MORE specialist prosecutors are to be introduced in a bid to tackle an increasing criminal caseload.
Releasing its strategic plan for the next three years, the Crown Office said it would consider the introduction of more specialist units as it attempts to tackle a rise in the number of complex cases it is dealing with.
It said increased specialisation had already brought “significant benefits”.
There has been a 5 per cent increase in the number of reports it has received from the police compared with 2010, with a 35 per cent rise in domestic abuse cases and a 12 per cent jump in sex offences in the past year.
There are currently prosecution units specialising in so-called “cold cases”, as well as areas such as economic crime, serious and organised crime, domestic abuse and sex crime.
The Crown Office said the nature of cases reported to prosecutors had also changed, with more “complex” cases, such as those involving sexual offences.
Its report states: “Our response to this has been to enhance the prosecution of cases by the introduction of specialist prosecutors and specialist investigation units and we will continue to consider whether this can be developed further.”
In 2013-14, the Crown Office received 303,221 reports – 4 per cent up on the previous year – . including 36,552 domestic abuse and 7,479 sexual offence cases.
Crown Agent Catherine Dyer said: “Each element of the Strategic Plan 2015-2018 is designed to support our purpose to secure justice for the people of Scotland.
“We will continue to work with other parts of the criminal justice system to develop ever more productive working arrangements, performing a key role in the implementation of the various reforms to criminal law and procedure under way and planned in the years ahead, especially improving the quality of justice for victims and witnesses.”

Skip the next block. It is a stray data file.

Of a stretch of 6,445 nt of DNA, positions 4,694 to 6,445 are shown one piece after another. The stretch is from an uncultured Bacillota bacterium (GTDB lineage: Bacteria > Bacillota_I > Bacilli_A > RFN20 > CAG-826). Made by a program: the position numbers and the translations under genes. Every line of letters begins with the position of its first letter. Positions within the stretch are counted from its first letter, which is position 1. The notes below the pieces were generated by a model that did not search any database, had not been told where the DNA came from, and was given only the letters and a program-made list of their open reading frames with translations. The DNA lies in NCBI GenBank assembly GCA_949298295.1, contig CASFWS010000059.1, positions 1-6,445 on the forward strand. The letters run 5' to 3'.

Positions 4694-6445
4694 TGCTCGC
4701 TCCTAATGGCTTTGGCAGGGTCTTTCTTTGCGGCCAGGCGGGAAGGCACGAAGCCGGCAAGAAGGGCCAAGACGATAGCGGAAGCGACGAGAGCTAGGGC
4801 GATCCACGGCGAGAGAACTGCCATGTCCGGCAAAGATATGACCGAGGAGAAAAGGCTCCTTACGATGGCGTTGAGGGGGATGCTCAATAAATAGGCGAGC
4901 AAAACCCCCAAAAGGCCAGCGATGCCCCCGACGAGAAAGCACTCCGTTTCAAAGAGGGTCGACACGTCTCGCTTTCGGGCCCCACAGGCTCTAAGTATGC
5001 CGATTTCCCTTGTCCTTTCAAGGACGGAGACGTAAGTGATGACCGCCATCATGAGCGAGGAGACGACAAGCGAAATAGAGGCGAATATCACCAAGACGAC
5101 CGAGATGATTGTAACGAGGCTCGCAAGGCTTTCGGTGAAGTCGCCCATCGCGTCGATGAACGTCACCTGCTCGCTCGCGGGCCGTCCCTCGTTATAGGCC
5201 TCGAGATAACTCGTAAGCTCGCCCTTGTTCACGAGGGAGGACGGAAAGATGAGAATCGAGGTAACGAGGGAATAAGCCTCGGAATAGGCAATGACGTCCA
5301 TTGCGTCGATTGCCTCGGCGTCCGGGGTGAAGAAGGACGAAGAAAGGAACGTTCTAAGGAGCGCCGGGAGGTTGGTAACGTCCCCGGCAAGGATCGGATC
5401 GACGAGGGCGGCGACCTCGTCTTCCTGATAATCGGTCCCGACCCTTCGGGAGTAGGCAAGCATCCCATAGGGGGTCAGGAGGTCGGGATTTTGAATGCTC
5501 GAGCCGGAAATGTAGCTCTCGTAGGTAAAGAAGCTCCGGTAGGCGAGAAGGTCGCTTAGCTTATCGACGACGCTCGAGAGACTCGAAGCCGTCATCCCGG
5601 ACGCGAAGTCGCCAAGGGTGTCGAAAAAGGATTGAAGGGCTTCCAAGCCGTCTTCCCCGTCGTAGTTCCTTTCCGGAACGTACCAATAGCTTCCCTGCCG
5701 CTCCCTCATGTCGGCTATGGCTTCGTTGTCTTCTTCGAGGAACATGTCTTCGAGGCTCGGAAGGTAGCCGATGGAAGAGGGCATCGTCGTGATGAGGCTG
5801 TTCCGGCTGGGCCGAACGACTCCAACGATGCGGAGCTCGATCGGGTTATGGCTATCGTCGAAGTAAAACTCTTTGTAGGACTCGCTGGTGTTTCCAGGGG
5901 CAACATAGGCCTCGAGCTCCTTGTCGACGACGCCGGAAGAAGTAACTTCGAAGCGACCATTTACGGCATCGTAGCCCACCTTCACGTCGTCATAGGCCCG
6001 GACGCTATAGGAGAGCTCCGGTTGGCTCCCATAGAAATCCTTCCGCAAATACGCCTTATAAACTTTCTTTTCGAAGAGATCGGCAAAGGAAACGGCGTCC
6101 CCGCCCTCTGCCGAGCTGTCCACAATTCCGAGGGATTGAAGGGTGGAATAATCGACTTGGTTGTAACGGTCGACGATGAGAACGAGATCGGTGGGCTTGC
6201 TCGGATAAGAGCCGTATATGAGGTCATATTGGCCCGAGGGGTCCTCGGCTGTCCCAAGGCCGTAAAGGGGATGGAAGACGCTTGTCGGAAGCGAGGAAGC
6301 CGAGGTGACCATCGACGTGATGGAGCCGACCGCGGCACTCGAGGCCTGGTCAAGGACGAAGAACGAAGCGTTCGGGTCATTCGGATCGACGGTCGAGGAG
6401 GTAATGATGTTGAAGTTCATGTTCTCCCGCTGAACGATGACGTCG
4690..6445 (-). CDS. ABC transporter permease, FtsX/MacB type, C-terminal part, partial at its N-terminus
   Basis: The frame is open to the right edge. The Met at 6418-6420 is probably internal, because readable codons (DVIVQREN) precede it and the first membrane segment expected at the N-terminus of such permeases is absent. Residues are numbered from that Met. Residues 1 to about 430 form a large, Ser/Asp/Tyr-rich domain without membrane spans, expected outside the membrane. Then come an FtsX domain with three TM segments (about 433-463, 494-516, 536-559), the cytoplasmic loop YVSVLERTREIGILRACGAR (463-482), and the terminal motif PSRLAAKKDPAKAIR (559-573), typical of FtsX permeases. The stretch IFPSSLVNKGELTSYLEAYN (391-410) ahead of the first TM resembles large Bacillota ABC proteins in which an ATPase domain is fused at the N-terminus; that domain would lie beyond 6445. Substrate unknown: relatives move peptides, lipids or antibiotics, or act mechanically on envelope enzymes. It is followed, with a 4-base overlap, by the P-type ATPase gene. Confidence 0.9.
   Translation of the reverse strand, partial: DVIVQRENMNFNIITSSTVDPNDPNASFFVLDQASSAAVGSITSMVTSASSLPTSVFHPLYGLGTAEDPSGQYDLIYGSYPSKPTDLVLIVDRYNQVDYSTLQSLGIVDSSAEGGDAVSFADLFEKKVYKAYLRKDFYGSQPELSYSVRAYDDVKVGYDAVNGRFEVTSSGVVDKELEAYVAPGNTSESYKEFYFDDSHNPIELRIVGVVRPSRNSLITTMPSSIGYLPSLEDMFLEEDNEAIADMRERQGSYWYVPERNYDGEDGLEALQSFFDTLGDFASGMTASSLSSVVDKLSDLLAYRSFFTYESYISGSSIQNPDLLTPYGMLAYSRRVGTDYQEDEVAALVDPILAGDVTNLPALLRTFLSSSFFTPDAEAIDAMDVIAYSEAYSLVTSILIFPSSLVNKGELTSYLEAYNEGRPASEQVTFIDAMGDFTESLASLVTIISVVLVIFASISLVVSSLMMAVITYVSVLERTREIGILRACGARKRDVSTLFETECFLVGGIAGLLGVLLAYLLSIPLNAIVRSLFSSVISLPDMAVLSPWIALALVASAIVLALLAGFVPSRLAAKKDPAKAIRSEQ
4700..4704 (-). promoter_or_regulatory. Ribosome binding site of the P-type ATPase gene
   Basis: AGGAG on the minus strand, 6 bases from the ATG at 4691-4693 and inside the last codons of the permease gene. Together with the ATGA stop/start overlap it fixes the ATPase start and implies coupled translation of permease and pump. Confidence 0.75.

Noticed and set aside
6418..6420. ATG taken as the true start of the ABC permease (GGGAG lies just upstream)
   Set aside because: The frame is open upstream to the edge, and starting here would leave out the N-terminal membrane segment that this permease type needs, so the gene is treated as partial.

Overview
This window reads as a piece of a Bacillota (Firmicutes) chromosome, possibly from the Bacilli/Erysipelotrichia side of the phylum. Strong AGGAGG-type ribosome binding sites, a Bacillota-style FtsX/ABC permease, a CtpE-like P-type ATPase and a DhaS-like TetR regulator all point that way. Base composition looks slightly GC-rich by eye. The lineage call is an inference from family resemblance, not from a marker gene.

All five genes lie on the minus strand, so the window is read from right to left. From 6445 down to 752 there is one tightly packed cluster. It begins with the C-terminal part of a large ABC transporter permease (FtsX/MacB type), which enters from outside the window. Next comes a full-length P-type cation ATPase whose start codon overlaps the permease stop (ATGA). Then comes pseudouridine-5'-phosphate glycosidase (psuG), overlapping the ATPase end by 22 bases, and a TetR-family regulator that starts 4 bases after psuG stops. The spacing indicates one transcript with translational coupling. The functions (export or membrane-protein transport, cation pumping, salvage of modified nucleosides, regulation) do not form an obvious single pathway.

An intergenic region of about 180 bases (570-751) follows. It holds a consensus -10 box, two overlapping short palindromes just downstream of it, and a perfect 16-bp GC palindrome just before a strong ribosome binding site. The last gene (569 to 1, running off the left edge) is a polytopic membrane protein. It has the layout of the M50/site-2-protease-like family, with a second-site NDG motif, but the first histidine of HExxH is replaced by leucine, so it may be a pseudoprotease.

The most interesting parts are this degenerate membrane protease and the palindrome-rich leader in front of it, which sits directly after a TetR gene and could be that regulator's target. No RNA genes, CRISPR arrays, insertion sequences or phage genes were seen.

Ms Dyer added: “We also want to ensure our staff are properly equipped to cope with the challenges ahead and remain skilled, motivated and engaged. To that end, improved leadership and management training, together with training in technical skills, form major strands of our people strategy.”
Last year, the Procurator Fiscal Society, part of the FDA union, said the rise in complex work coupled with dwindling resources was creating a “huge risk” for the criminal justice system.
Prosecutors said there had been no additional resources to deal with the extra cases they were dealing with.
In a submission on the SNP government’s draft budget, it said: “Looking at Police Scotland initiatives such as the domestic abuse task force … whilst there was a commitment from the Scottish Government to employ 1,000 additional police officers, there has never been a commensurate rise in the budget of Crown Office Procurator Fiscal Service to deal with the inevitable increase in work generated by those additional police.”
The increase in complex work coupled with dwindling resources is creating a “huge risk” for the criminal justice system, according to the Procurator Fiscal Society.
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